IRobot Wants to Prove Americans Love Robots, Too

iRobot Roomba 880 Courtesy Roomba

One of the most enduring tech-related racial stereotypes is the belief that Japanese people are naturally drawn to robots. Explanations usually begin with the animism of the country’s traditional Shinto faith, which posits that even inanimate objects have souls, and follow with the fact that American robotics has its roots in the military, while Japan’s industry has always focused on manufacturing friendly assistants. Occasionally, anime will be mentioned.

The experience of Colin Angle, the chief executive officer of IRobot, seems to bear this out—his company has had increasing success peddling its floor-cleaning robots overseas, even as sales have stagnated in the U.S. The company’s revenue grew 30 percent in Japan in the third quarter of 2013, compared with the same period a year earlier, while U.S. sales grew 8 percent. Revenue from its U.S. business has dropped both as a percentage of overall sales and in absolute terms over the last five years.

But Angle’s explanation of this phenomenon is more mundane: marketing. He says the company’s Japanese partners spent more than four times as much marketing its robots in Japan than it did in the U.S. This year it’s planning to make a big ad push domestically. The theory better be true, because advertising budgets are more easily tinkered with than deep-seated cultural affinities.

“I’ve seen less of the robot-craze attitude driving sales in Japan,” Angle says. “Everyone wants their floors vacuumed by a robot.”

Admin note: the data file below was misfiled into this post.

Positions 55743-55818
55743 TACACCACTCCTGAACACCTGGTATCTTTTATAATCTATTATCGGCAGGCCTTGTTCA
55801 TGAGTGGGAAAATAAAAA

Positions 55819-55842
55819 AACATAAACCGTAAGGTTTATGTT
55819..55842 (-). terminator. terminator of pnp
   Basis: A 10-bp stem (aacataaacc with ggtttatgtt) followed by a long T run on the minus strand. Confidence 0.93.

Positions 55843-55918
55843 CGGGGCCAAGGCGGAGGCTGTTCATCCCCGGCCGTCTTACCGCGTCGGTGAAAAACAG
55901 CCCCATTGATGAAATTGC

Or, more to the point, scrubbed by a robot. At this year’s International Consumer Electronics Show, IRobot introduced its latest home-cleaning robot, the Scooba 450. It’s designed as a mopping alternative, buzzing around your floors and using new water as it cleans, unlike an analog mop, which keeps dipping back into the same dirty bucket. “Even if it wasn’t a robot, it would be a big step forward for how people’s floors are scrubbed,” Angle says.

The company’s urgency is inspired in part by growing competition. When IRobot began selling the Roomba vacuuming robot, the idea seemed insanely novel, but that was 10 years ago. The robot-vacuum market is increasingly crowded on the low end by Chinese IRobot knockoffs, which it has attempted to shut down by charging patent violations, and by big-name companies such as Sharp, Samsung Electronics, and LG Electronics.

While scrubbing and vacuuming are the plan for 2014, Angle expects an increasing proportion of IRobot’s business to come from robots that allow someone to sit in California and control a robot that interacts with colleagues in Boston. In fact, that’s exactly what IRobot’s chief technical officer does now. Within two or three years, Angle expects such machines to make up 25 percent of his company’s business, up from essentially nothing today.

It’s a time for big dreams for robot makers. The industry is riding a wave of excitement in the wake of Google’s acquisition of eight robotic companies, most recently Boston Dynamics, which makes crazy dog-resembling robot companions intended for military use. In the days after the acquisition, IRobot’s stock price spiked, gaining more than 27 percent.

Angle foresees a time when his robots and Google’s will join forces. He’s a longtime acquaintance of Andy Rubin, who’s in charge of Google’s robotics push. While Angle says he has no inside information about what Google is working on, he indulged in some “uninformed speculation based on real facts that I believe to be true.”

Google’s robotics acquisitions, Angle believes, are part of a logistics network based on the company’s autonomous automobiles. “It seems to me most likely that over time, Andy is going to be working the last 10 feet of package delivery, once the car shows up,” he says. “And of course, our mission is that, once Andy’s there delivering packages, we’ll have millions of robots in the door to open the door and say thank you very much.”

This is going to be huge in Japan.

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